Why Govt Must Hands Off NITEL’

By Efem Nkanga , 10.13.2010 


The President of the Association of Licensed Telecoms  Operators of Nigeria (ALTON), Engr Gbenga Adebayo has said that for the proposed new owners of the Nigerian Telecommunications to succeed, the Federal Government must hands off political and operational control of NITEL. 


Gbenga in a chat with THISDAY said  that in the past, interference on the part of the government on the running of NITEL had made it impossible for past owners to make headway with the organisation. He argued  that except the federal government relinquishes political control of Nitel, problems of the past will keep rearing its head. According to him, government must not just sell off Nitel alone, but needs to leave its interest in Nitel. 


He also stated that a major re-engineering of the ailing Nitel infrastructure is required to make it competitive. Though,  he commended the Federal government for giving approval to New Generations to acquire Nitel, he stated that the telecoms market is very tough. He   advised the consortium to  take its time to rebuild and reorganise Nitel in order to make it competitive again.Adebayo stressed that there is a lot of work to be done on Nitel and cautioned Nigerians against expecting too much too soon.Reiterating that there will be no quick fix for Nitel, he however stated that  it has the potential to be a great telecoms firm if its properly rebuilt and its recovery processes are not interfered with by the government.


The Presidency on Tuesday following over six months delay finally gave approval for the New Generation consortium to acquire NITEL and its mobile arm, M-TEL for $2.5billion dollars. The Bureau of Public Enterprise BPE had disclosed that President Goodluck Jonathan had given  approval to the Bureau to conclude the privatisation process and also approved the payment of the outstanding salaries and allowances owed the staff of the two organisations.


New Generation Telecommunications Consortium made up of China Unicom of Hong Kong, Minerva Group of Dubai and Nigeria’s GiCell Wireless Ltd by the presidential approval has been given the go ahead to pay a bid security of $750 million within ten calendar days as a pre-condition for the issuance of an offer letter in its bid to acquire NITEL and M-TEL.   The balance of the bid amount of $1, 750 million should be paid within sixty days from the date of the issue of an offer letter. 


The Consortium had on the 16th of February emerged the preferred bidder with an offer price of $2.5 billion during the opening of financial bids for the privatisation of NITEL and M-TEL. The reserve bidder,  Omen International came second with an offer of $956,996,091. Brymedia emerged third with $550 million. Other contenders who bided for the acquisition of 75% NITEL and its M-Tel subsidiary include   AFZI/Spectrum Consortium. fourth with a bid of 375.5Million. and MTN Nigeria Communications Ltd, which bided $25Million for SAT-3 only.


Following the emergence of the preferred bidders, an outcry was raised that the process had flaws.Although this was denied,    some members of the consortium  said they had no knowledge of the deal. This controversy consumed the job of the then Director General of the BPE, Dr Christopher Anyanwu and  led to the NCP setting up a seven man committee in March to conduct further due diligence on several bidders.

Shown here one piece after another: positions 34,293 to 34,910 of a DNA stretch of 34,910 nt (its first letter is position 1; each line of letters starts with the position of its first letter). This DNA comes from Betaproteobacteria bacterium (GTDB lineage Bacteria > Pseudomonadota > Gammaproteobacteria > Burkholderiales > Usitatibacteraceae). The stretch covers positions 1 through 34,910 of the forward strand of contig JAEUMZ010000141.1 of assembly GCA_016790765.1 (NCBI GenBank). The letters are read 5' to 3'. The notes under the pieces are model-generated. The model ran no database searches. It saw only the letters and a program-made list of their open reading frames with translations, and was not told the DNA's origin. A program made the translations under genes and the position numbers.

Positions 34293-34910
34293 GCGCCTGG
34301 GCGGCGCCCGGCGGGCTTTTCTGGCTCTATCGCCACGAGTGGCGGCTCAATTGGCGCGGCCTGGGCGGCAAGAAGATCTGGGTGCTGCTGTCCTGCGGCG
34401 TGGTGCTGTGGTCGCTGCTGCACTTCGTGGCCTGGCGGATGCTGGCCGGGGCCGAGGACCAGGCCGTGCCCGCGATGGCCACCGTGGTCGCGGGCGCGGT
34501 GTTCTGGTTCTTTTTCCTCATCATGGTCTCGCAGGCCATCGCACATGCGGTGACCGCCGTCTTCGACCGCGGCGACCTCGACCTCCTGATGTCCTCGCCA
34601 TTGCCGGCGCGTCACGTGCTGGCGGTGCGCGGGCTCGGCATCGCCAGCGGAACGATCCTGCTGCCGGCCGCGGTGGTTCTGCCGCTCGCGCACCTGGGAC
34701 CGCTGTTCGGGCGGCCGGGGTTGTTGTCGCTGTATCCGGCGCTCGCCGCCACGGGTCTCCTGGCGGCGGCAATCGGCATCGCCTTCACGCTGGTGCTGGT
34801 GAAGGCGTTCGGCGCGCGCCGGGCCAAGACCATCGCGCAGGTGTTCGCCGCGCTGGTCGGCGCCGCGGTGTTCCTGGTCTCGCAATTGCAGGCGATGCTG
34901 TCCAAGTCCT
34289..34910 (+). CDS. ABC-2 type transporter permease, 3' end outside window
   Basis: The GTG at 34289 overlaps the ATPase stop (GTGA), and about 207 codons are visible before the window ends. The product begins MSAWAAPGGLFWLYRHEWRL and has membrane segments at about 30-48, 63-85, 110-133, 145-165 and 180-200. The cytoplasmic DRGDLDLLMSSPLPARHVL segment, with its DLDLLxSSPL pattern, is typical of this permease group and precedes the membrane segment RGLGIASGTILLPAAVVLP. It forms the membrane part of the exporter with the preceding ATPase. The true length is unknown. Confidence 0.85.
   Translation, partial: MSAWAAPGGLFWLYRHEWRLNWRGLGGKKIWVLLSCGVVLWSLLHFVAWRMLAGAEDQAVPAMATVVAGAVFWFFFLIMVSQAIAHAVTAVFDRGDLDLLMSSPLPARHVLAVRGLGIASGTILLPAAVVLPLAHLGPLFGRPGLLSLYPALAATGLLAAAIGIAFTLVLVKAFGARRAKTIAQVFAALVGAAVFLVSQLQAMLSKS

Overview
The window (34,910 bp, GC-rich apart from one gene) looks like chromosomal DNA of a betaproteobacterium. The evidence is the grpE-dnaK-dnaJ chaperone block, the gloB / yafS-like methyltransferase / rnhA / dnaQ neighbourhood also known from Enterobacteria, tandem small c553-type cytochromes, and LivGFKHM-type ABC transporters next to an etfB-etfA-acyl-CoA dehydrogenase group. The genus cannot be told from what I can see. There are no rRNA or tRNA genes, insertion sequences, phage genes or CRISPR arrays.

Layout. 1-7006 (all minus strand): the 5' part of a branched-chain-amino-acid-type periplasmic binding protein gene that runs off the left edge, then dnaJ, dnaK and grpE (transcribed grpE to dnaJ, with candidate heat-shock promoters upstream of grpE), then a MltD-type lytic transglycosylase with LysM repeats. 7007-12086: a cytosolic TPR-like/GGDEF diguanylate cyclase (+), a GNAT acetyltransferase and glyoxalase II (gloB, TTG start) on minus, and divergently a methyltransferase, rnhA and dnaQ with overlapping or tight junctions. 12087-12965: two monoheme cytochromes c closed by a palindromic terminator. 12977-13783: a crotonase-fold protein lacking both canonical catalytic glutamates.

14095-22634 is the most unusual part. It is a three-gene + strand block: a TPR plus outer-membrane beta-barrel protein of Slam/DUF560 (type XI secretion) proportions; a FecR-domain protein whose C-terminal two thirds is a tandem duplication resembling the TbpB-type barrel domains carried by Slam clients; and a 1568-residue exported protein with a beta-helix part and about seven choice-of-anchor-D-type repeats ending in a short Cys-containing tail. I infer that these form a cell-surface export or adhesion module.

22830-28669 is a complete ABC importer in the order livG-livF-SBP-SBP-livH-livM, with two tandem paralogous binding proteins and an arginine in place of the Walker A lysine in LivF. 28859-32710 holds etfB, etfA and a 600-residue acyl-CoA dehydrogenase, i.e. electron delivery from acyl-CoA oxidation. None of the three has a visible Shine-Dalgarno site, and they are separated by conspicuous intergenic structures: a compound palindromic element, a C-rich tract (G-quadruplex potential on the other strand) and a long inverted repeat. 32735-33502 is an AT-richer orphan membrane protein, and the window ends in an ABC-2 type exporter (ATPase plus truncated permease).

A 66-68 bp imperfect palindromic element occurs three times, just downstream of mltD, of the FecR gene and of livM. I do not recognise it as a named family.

The National Council on Privatisation (NCP) had at its meeting of March 12, 2010 set up an eight-member ad-hoc committee under the chairmanship of the Attorney-General of the Federation to review the NITEL/ M-TEL sale transaction. The Committee after further due diligence found out that the transaction complied strictly with due process as outlined in the BPE’s Procedures Manual and that necessary approvals were obtained through the Technical Committee (TC) and the NCP at every stage of the transaction.Recall that several attempts to privatise Nitel had in the past met with failures. 


In 2001,  Investors International London Limited (ILL), made an attempt to acquire Nitel, but  defaulted in paying the bid price of $1.317 billion and lost the attempt. After the ILL failure,  Pentascope of Netherlands was appointed to revamp Nitel, but that attempt also failed and led Nitel down the path of failure. The engagement of Pentascope by the Bureau of Public Enterprise BPE to manage NITEL in 2003 led to the monumental waste of the resources of NITEL. 


Though Pentascope was expected to inject life into NITEL, it ran the entity aground before the deal was revoked by the Federal Government. Pentascope was said to have met about N17 billion in Nitel coffers,  but by the time it left Nitel, it left a debt profile of more than double the amount it met in NITEL’s treasury when it came on board   Also functional lines of NITEL, which was said to be over 400,000 thousand was reduced to half as at the time Pentascope left.  Senator Anyanwu has however assured Nigerians that the Pentascope deal is being investigated by the senate.


Folowing the Pentascope experiment, Orascom of Egypt also attempted to acquire Nitel with $256.5 million but lost the bid to Transcorp which acquired NITEL for $500 million.  The sale to Transcorp in 2006 was the most successful with Transcorp acquiring a 75%  share of NITEL/M-Tel which was later reduced to 51% due to issues of finance. Transcorp at the time got a $500 million facility from a consortium of banks led by UBA Plc to acquire the shares.The Transcorp attempt did not revive Nitel and was finally revoked by the Federal Government on June 1st last year.




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